Hubble showed the consequences of the explosive activity of a young star

The presented image was taken by the WFC3 camera mounted on the Hubble Space Telescope. It demonstrates the young stellar object IRAS 05506+2414.

A newborn star surrounded by a cloud of ejected matter. Source: ESA/Hubble & NASA, R. Sahai

IRAS 05506+2414 is located at a distance of 9 thousand light-years from Earth in the direction of the constellation Taurus. It was formed as a result of an explosion produced by a newborn star. 

Young luminaries are surrounded by gas-dust disks. As a rule, they emit part of their substance in the form of two jets. However, IRAS 05506+2414 was formed as a result of a much more powerful explosive event that threw matter in different directions. According to astronomers, its speed is 350 km/s.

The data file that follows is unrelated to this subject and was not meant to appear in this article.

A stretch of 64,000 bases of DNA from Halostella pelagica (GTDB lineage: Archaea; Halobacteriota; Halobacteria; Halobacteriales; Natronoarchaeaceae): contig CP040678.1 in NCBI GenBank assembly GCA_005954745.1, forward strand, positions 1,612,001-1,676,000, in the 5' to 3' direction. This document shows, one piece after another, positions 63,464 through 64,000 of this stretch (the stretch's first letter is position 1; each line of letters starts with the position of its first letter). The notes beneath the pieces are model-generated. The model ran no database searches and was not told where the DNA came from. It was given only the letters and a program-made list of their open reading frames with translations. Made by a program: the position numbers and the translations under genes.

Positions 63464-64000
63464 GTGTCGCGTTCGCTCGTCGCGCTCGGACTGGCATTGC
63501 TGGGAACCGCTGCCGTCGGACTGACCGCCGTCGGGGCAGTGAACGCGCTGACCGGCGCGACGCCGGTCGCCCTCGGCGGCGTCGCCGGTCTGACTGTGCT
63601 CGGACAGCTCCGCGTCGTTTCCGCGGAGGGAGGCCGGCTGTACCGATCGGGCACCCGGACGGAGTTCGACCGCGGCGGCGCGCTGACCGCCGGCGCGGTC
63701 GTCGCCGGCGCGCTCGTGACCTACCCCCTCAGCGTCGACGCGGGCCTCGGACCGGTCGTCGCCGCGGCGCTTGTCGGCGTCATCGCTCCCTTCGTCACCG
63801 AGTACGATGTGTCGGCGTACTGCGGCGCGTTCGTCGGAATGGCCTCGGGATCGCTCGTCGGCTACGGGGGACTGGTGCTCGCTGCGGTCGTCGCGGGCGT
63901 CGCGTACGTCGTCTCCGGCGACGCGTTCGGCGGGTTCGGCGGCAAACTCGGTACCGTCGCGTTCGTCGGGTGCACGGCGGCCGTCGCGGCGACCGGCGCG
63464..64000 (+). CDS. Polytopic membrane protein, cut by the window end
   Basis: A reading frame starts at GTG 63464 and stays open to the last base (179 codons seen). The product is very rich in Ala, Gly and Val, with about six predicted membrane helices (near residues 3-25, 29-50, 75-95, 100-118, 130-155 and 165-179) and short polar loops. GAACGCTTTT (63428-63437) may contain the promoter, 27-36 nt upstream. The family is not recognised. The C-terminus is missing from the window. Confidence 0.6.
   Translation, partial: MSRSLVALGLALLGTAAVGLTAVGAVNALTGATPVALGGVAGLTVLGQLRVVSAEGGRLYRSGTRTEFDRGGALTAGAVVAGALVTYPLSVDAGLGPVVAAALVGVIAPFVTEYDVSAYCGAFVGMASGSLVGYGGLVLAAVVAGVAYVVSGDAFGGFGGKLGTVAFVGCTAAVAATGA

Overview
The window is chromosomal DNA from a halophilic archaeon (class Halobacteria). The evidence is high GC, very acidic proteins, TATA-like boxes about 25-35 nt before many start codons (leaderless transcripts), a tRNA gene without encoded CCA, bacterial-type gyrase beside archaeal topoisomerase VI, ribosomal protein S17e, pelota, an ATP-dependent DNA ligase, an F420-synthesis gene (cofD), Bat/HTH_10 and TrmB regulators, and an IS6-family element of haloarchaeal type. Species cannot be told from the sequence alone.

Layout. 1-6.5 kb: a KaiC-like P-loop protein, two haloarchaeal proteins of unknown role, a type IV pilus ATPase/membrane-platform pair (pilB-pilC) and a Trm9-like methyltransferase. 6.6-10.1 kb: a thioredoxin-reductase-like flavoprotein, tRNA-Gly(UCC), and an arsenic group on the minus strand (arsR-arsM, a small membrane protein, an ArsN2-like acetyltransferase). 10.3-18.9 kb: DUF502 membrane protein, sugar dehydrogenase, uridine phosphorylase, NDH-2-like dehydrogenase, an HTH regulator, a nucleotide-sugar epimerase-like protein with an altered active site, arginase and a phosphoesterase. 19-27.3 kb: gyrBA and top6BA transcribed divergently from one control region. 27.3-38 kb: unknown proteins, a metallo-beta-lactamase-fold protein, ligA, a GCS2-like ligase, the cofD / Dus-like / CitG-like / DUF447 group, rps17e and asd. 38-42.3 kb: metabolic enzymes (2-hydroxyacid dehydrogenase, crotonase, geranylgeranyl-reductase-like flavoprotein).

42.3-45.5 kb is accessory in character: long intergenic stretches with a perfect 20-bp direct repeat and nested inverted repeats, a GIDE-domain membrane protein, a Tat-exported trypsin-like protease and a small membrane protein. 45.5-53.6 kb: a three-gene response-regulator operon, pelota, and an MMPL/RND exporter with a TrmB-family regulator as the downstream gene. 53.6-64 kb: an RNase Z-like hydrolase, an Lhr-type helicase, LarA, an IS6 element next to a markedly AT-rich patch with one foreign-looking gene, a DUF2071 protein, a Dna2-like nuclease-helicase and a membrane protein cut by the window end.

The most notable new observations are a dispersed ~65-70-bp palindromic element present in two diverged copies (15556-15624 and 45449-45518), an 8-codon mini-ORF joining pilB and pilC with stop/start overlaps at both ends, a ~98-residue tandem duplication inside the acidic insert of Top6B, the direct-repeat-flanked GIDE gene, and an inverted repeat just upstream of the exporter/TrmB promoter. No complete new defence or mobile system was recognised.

While the researchers could estimate the approximate speed of the material’s spread, measuring the distance to IRAS 05506+2414 was much more difficult. That’s why they used Hubble. Having received the necessary data, they will now be able to correctly determine the brightness of the newborn star, the amount of energy emitted by it and the mass. In turn, this will shed light on the mechanism that led to such an unusual manifestation of activity.

Recently, we also talked about how Hubble photographed an intermediate spiral galaxy with an active core.

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